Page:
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dc.contributor.authorBerg, Nancyen
dc.date.accessioned2017-04-26T19:17:49Z
dc.date.available2017-04-26T19:17:49Z
dc.identifier.urihttp://hdl.handle.net/1974/15696
dc.description.abstractSlopes are often monitored by measuring deformation rates, or the factor of safety is estimated through the use of limit equilibrium stability models to evaluate the risk of failure. In this thesis, three novel landslide monitoring technologies are advanced, assessed, and applied using three strategically chosen field sites. Firstly, it was investigated if acoustic emissions (AE) could be used to measure the displacement of extremely slow-moving landslides. By installing a shallow and a deep AE sensor as well as a ShapeAccelArray (SAA) in a slope located in Peace River, Alberta, it was found that data from a shallow AE sensor allows noise to be filtered from the deep AE sensor data, and that smaller displacement rates than previously expected can be measured using an AE sensor. The second monitoring advance explored a method of measuring 3D slope displacement using digital image correlation (DIC) performed on hillshade images (image of shaded point cloud data). Through the use of synthetic movement tests and experimental data, it was found that 3D displacement can be measured using hillshade images at two different view angles and that small deformations leading to failure can be measured allowing the time to failure to be calculated. Thirdly, point cloud data produced from historical air photos was used to investigate whether historical slope profiles could be produced to serve as a quantitative baseline of historical landslide activity. This hypothesis was tested to investigate the impact of land-use change on retrogressive landslides occurring along a waterway. Natural revegetation of the area around the creek was observed to result in a significant decrease in the volume of landslide debris generated by geomorphic processes. Finally, back analyses were conducted to estimate the mobilised shear strength at failure through the use of monitoring data from two 3.5 metre high earth dams brought to failure. This unique dataset provided an assessment of the repeatability of the back analyses and showed that only a small component of apparent cohesion arises from a combination of dilation, unsaturated soil behaviour, or root reinforcement.en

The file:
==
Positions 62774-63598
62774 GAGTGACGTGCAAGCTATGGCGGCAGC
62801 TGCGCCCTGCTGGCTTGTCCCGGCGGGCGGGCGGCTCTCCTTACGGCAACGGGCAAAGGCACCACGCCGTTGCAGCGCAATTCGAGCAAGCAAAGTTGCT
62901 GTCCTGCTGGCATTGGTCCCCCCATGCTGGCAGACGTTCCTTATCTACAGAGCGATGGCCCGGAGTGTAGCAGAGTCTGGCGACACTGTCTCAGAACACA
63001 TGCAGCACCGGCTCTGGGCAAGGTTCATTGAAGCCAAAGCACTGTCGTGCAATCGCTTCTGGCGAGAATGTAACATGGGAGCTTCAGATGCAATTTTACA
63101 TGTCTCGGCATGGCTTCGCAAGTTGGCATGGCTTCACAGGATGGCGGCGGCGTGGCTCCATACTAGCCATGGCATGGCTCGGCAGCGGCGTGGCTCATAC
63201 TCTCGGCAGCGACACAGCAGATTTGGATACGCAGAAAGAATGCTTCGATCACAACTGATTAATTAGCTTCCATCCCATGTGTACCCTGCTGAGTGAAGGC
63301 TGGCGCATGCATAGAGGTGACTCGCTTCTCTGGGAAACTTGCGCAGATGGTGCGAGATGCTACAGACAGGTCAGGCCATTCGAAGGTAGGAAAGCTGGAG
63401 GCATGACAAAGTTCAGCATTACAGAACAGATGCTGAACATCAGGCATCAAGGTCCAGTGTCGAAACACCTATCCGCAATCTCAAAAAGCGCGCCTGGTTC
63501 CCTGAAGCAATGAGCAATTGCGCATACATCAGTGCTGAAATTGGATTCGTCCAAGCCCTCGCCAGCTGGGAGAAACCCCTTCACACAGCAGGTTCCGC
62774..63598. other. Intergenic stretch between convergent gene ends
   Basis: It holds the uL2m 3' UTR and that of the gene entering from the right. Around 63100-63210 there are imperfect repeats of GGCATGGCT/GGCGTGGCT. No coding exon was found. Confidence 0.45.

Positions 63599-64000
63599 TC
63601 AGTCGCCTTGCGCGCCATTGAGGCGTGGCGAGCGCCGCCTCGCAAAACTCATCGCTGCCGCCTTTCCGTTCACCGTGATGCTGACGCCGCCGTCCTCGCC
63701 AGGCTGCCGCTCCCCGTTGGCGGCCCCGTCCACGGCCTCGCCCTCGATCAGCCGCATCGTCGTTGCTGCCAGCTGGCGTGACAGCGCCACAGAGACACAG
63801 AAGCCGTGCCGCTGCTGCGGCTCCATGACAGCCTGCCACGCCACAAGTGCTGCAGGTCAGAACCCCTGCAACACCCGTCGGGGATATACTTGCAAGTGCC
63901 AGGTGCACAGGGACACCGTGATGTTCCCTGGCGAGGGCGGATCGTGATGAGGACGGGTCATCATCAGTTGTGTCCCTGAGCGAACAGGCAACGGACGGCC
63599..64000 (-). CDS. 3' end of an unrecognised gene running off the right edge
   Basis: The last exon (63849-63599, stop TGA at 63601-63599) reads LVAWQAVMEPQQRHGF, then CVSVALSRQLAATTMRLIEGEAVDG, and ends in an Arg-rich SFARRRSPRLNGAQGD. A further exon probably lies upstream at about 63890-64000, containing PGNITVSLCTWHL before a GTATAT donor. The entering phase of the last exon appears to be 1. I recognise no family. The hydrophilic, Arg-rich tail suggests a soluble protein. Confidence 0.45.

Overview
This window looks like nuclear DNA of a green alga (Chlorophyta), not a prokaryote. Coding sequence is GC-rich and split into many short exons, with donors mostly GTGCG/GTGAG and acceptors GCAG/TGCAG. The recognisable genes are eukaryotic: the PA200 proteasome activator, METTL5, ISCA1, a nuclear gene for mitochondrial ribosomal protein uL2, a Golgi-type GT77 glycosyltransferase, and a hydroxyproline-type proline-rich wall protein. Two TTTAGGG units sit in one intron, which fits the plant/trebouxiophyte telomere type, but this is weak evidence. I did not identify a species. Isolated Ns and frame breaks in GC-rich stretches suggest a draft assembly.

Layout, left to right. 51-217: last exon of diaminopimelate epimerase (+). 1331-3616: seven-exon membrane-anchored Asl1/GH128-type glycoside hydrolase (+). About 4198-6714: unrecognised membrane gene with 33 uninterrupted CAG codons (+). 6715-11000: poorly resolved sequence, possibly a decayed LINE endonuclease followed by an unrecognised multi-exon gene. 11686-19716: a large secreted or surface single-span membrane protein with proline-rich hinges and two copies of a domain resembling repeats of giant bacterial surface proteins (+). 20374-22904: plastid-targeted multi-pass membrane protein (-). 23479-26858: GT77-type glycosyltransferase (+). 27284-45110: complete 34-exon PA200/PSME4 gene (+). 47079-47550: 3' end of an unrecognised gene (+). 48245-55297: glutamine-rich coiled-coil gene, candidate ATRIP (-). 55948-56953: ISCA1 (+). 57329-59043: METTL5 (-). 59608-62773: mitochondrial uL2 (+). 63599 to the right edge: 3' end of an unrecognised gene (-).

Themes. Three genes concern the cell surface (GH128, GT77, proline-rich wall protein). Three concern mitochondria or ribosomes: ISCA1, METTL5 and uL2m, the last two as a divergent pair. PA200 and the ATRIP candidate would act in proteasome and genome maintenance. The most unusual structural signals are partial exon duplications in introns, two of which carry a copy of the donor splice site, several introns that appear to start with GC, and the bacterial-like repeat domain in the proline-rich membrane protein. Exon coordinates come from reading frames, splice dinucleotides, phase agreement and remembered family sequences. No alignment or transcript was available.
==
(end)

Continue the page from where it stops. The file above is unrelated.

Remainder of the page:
dc.language.isoengen
dc.relation.ispartofseriesCanadian thesesen
dc.rightsQueen's University's Thesis/Dissertation Non-Exclusive License for Deposit to QSpace and Library and Archives Canadaen
dc.rightsProQuest PhD and Master's Theses International Dissemination Agreementen
dc.rightsIntellectual Property Guidelines at Queen's Universityen
dc.rightsCopying and Preserving Your Thesisen
dc.rightsThis publication is made available by the authority of the copyright owner solely for the purpose of private study and research and may not be copied or reproduced except as permitted by the copyright laws without written authority from the copyright owner.en
dc.subjectPhotogrammetryen
dc.subjectDigital Image Correlationen
dc.subjectBack Analysis of Mobilised Shear Strengthen
dc.subjectAcoustic Emissionsen
dc.titleAdvancement, Assessment, and Application of Novel Landslide Monitoring Technologiesen
dc.typethesisen
dc.description.degreePhDen
dc.contributor.supervisorTake, W. Andyen
dc.contributor.departmentCivil Engineeringen
dc.embargo.termsI would like to restrict my thesis in order to have time to publish the manuscripts before the thesis is available to the public.en
dc.embargo.liftdate2022-04-25T00:32:33Z
dc.embargo.liftdate2022-04-25T23:04:58Z
dc.embargo.liftdate2022-04-25T23:38:04Z
dc.degree.grantorQueen's University at Kingstonen


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